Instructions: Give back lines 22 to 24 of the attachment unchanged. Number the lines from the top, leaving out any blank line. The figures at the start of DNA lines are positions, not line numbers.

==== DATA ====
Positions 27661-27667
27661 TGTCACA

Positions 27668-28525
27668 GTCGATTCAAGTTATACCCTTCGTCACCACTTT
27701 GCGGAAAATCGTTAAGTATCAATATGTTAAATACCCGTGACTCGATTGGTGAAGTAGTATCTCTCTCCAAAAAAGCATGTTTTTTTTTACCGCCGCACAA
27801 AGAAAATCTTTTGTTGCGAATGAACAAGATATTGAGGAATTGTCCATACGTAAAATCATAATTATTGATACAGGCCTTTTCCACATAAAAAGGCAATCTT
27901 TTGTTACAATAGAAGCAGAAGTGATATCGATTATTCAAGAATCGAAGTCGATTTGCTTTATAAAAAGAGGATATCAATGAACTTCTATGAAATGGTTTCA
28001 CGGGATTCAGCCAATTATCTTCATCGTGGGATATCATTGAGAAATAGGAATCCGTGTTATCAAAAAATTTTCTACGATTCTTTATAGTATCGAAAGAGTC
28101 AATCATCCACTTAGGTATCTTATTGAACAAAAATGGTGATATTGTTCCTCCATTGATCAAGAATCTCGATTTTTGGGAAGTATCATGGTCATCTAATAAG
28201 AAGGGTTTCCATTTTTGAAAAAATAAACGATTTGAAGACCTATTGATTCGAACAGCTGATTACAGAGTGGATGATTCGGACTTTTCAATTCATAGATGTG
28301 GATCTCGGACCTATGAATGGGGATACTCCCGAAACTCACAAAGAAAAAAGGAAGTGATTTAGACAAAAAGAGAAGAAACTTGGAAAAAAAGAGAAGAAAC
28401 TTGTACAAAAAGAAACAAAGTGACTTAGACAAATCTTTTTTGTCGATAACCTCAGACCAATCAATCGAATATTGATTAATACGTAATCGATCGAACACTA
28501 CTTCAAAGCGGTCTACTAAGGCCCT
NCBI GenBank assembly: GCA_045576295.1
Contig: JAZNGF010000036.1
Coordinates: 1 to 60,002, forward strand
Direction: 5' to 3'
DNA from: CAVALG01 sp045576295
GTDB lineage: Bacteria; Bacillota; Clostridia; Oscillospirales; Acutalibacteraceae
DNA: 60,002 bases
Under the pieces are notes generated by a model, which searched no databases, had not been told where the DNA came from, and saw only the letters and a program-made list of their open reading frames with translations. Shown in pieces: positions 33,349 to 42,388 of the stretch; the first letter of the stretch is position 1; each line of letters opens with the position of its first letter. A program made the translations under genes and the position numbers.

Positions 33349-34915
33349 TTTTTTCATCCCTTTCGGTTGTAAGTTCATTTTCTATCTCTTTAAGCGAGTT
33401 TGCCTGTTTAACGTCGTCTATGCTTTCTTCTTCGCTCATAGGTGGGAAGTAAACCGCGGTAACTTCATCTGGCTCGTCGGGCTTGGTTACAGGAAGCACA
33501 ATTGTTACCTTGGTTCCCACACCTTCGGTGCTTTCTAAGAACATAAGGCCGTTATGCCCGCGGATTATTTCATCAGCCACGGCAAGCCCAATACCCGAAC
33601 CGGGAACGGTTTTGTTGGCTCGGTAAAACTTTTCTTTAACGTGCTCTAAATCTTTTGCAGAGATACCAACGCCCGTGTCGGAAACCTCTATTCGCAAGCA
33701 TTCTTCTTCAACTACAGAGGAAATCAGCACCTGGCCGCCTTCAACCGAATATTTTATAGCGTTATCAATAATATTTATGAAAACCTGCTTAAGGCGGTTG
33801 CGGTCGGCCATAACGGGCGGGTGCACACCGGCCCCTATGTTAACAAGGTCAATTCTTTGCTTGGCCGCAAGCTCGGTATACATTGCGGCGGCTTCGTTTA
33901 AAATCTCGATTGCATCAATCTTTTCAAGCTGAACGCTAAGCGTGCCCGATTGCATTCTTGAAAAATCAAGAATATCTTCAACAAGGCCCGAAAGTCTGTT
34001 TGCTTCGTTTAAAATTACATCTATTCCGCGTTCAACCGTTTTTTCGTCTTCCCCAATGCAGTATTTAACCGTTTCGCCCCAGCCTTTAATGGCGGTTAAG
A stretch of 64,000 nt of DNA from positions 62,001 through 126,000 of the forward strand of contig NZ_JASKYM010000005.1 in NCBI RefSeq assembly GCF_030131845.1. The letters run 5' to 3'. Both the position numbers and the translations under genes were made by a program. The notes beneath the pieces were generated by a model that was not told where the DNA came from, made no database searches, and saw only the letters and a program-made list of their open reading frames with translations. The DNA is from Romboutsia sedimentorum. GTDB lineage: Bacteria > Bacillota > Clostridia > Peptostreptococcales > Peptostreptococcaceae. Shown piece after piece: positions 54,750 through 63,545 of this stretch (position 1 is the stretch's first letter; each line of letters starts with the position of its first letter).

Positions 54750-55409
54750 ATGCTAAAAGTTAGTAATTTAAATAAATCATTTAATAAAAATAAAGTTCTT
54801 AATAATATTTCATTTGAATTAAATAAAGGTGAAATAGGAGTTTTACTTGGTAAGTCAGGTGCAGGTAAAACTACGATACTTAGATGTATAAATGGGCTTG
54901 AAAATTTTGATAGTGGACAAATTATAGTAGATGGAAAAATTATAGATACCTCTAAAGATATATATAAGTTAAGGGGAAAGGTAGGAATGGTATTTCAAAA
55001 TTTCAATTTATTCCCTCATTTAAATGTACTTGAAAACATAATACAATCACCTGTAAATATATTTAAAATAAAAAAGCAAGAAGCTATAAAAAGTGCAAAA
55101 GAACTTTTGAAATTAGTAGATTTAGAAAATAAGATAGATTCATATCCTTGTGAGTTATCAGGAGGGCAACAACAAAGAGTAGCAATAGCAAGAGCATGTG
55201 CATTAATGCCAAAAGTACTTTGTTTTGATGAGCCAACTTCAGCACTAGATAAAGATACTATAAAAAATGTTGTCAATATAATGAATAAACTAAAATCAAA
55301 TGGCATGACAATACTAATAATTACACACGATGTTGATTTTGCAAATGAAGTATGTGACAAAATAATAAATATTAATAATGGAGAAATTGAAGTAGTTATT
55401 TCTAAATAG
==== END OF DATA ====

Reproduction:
Positions 33349-34915
33349 TTTTTTCATCCCTTTCGGTTGTAAGTTCATTTTCTATCTCTTTAAGCGAGTT
33401 TGCCTGTTTAACGTCGTCTATGCTTTCTTCTTCGCTCATAGGTGGGAAGTAAACCGCGGTAACTTCATCTGGCTCGTCGGGCTTGGTTACAGGAAGCACA